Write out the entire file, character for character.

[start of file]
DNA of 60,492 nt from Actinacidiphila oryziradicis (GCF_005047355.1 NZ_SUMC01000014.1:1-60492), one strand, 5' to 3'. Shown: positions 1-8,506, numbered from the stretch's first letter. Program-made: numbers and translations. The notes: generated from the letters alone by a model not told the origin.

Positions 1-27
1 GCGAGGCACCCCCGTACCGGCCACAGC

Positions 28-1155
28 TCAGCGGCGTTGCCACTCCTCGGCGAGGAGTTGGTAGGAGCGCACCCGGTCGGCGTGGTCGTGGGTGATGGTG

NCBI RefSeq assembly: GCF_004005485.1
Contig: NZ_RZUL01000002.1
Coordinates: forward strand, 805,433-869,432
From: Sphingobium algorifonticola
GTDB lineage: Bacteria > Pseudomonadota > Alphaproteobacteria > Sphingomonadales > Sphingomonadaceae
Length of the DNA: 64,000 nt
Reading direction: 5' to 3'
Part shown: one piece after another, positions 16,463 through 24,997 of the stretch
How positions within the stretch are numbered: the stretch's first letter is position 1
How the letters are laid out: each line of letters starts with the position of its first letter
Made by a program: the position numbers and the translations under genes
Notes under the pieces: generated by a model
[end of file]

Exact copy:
DNA of 60,492 nt from Actinacidiphila oryziradicis (GCF_005047355.1 NZ_SUMC01000014.1:1-60492), one strand, 5' to 3'. Shown: positions 1-8,506, numbered from the stretch's first letter. Program-made: numbers and translations. The notes: generated from the letters alone by a model not told the origin.

Positions 1-27
1 GCGAGGCACCCCCGTACCGGCCACAGC

Positions 28-1155
28 TCAGCGGCGTTGCCACTCCTCGGCGAGGAGTTGGTAGGAGCGCACCCGGTCGGCGTGGTCGTGGGTGATGGTG

NCBI RefSeq assembly: GCF_004005485.1
Contig: NZ_RZUL01000002.1
Coordinates: forward strand, 805,433-869,432
From: Sphingobium algorifonticola
GTDB lineage: Bacteria > Pseudomonadota > Alphaproteobacteria > Sphingomonadales > Sphingomonadaceae
Length of the DNA: 64,000 nt
Reading direction: 5' to 3'
Part shown: one piece after another, positions 16,463 through 24,997 of the stretch
How positions within the stretch are numbered: the stretch's first letter is position 1
How the letters are laid out: each line of letters starts with the position of its first letter
Made by a program: the position numbers and the translations under genes
Notes under the pieces: generated by a model